Any Prospects for Serious Linux Games?

What would it take to start a serious Linux game development movement?

When you look back to the roots of PC gaming specifically the DOS era games we see that many games emerged for that OS. Dos was a popular OS more so than Linux is now. With the advent more user friendly Linux options like Ubuntu, Kubuntu, etc. etc. could we see an increase in games?

Check out this innovator of early PC DOS game developments for pointers.-

I mean folks, back then when you played a shareware game you had hours of fun for free. You could contact the game developer/publisher and buy the game if you were down with it. You were down with it in no time at all. The games back then were edgy, raw, you didn’t really care bout any reviews. You only cared about what you and your friends thought about the game play in the end. Outside of a those who knew what was going on the rest of the world probably didn’t have a clue. Sorry, grandpa didn’t know jack about shareware gaming. Maybe that was the big appeal for gaming back then. Later on if you didn’t own a PC you weren’t in on the fun. Pc gamers could get into level design and make their own custom levels and cheats.

Back to my original question. When I look at Linux gaming I only see a few rag tag choices here and there. If a big game developer feels generous they will offer a Linux port of their popular game. Which brings me back to the spirit of DOS gaming in the early 90’s. What does it take to get one or two developers started in this manner of development? Maybe it’s the fact that Linux lacks key development tools for gaming? Or the DOS shareware developers had more software development tools that the average Linux developer has currently? Could it have been that the mindset of a DOS shareware game developer was more extreme? They must have seen a need to offer a new kind of gamer more options than were possible with the console games at the time. Plus give gamers the option to make their own custom DOS game upgrades.

What of the current mindset of todays gamers? Are they willing to look for off brand entertainment like independent games? If the word on the street was that some upcoming Linux games were the stuff would kids care? Do young people today look for entertainment that counters the adult mainstream entertainment culture?

When kids played games back in the early 90’s you can believe those gamers liked the fact that parents were clueless. A lot of entertainment media was passed around back in the 90’s from hand to hand. If a store like Walmart sold an album etc. you knew it was probably lame unless it had an parental advisory. Maybe concepts like this are dead now I don’t know. And if these factors had any bearing on the mindset of shareware gaming in the 90’s one can only speculate.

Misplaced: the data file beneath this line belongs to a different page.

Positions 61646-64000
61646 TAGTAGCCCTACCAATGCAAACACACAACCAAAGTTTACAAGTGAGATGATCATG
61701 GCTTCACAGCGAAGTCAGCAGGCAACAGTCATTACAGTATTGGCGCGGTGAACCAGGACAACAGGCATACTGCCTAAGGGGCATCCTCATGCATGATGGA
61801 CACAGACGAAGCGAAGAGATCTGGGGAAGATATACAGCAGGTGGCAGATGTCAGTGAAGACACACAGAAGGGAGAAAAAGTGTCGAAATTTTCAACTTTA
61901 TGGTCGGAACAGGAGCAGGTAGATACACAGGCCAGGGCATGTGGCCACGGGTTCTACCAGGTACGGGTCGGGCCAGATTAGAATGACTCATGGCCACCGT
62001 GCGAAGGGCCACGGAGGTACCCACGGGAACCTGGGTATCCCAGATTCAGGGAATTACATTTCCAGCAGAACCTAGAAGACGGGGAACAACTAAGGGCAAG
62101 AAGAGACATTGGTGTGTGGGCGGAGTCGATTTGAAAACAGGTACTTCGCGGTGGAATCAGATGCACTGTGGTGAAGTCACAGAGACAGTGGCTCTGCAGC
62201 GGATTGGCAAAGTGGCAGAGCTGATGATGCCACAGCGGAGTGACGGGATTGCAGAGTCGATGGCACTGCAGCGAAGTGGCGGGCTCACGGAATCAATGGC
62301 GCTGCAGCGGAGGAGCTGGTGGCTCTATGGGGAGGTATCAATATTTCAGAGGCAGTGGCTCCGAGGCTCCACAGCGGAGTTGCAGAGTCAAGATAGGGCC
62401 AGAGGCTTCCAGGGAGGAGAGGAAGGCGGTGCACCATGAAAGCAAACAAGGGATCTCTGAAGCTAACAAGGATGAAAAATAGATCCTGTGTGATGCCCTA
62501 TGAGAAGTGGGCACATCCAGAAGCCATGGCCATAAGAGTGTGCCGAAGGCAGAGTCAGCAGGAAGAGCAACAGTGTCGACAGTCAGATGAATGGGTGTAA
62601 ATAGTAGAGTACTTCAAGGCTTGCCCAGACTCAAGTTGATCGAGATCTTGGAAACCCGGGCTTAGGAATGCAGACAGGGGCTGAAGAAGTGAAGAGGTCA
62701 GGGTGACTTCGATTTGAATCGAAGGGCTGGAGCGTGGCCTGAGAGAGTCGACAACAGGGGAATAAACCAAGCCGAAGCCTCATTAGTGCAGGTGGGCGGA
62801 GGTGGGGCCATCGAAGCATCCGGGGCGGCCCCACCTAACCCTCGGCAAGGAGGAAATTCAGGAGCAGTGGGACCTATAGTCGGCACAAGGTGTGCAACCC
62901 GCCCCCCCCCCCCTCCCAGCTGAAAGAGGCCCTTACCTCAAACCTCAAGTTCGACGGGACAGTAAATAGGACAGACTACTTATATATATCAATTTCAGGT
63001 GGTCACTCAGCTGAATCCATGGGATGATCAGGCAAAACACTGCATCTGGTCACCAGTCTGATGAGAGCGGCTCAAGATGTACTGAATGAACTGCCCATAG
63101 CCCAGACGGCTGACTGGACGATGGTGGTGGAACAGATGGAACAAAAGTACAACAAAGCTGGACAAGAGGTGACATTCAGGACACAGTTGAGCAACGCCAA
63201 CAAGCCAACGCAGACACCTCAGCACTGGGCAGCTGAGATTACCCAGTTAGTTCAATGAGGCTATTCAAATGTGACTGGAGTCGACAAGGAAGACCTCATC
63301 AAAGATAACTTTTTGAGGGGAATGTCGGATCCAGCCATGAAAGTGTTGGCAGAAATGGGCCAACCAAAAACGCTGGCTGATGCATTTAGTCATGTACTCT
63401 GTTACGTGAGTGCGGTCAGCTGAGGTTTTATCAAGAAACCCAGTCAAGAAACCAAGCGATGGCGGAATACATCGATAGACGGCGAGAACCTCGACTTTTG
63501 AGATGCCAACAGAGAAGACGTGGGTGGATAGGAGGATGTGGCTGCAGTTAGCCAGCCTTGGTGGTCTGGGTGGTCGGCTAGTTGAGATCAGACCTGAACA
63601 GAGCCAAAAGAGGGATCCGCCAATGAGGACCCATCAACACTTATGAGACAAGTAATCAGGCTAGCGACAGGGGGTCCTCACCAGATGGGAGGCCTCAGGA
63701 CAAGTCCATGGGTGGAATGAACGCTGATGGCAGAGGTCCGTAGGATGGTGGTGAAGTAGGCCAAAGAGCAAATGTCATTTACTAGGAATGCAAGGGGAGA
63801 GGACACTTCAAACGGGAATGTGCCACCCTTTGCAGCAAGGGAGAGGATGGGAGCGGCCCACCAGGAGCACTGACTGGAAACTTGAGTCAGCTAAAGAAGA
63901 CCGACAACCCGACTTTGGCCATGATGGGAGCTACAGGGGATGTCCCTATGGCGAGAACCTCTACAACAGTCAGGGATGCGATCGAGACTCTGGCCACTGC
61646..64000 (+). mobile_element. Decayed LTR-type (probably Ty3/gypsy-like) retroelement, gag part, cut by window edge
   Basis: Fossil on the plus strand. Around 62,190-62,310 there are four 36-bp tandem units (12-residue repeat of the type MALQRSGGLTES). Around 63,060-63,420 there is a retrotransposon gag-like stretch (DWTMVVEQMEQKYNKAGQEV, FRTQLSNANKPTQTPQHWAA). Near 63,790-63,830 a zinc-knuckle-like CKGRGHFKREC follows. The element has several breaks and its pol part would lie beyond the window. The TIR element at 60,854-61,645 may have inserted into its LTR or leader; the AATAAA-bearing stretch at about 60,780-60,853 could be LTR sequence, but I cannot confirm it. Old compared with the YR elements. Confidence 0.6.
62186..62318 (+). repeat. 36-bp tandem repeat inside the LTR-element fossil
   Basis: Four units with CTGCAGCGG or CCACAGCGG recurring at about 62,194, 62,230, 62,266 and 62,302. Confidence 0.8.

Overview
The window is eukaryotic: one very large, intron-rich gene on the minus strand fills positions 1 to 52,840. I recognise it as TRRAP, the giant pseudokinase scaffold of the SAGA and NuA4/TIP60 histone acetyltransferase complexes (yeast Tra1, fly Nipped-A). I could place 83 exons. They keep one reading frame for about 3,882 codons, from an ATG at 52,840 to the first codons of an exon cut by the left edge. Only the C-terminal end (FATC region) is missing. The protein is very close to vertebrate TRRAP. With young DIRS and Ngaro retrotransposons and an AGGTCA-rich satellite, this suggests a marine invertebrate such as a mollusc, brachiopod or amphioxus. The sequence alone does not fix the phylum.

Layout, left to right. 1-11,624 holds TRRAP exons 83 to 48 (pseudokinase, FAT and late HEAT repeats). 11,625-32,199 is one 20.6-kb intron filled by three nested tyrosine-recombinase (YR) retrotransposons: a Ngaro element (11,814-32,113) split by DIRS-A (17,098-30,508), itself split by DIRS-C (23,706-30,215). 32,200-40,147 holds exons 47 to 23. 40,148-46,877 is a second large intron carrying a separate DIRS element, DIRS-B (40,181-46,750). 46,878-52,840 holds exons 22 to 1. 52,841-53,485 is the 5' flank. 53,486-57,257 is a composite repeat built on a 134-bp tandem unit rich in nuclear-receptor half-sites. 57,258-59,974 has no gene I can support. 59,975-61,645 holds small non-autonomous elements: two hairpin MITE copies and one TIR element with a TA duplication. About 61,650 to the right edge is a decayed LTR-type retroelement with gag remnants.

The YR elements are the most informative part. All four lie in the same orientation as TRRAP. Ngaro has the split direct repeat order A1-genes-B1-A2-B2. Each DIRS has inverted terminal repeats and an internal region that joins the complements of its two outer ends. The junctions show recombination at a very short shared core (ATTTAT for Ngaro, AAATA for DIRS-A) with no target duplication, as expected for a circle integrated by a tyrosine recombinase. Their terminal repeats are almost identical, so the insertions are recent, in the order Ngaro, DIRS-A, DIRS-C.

Linux seems a bit outside of the mainstream culture of computer users. This could make one wonder if some people are thinking about inventing new forms of gaming media for Linux.

What if Verse just dropped on the scene in some big way with ties to Linux gaming? Meanwhile Blenders game features progressed to a level that offered Linux game developers a solid development platform. Would we see a noticeable movement of Linux game development?

PC gaming is big part of the reason why we have the fast consumer 3d graphics boards, cpu’s and mainboards we see currently. Know while the hardware is here and now, there aren’t a lot of cool PC games that make use of this hardware. 3d artist PC use practices are not shared by mainstream computer users. Eventually we may be the only market for advanced PC tech. Computers would have looked a lot different today had it not been for the age of Dos shareware gaming. Maybe Linux can usher in a new age of 3d computer PC gaming that is quickly moving off to console markets.

What are your thoughts? Do you think PC games are almost on their way out of the gaming scene? Do you care about PC gaming on Linux? Could Linux save PC gaming?

Dos??? What is it?? :slight_smile:
Amiga and Atari were popular and great systems
But it was an age of “programers (almost) only games”.
Now, only graphics are important, unfortunatelly
I guess that a solid C/C++ game programmer never appear around
Blender forums?!
Oh well…

I’d say it was a lack of standardization. Linux has the worst standardization out of any OS available. On the plus side, it has the most choice but for gaming, it doesn’t help developers. How is a developer supposed to ensure that a game will run correctly for people using x window manager with y kernel using as many off-the-shelf hardware components with hacked drivers?

Also, with such a low market share (and lower it for gaming), support costs would outweigh profit.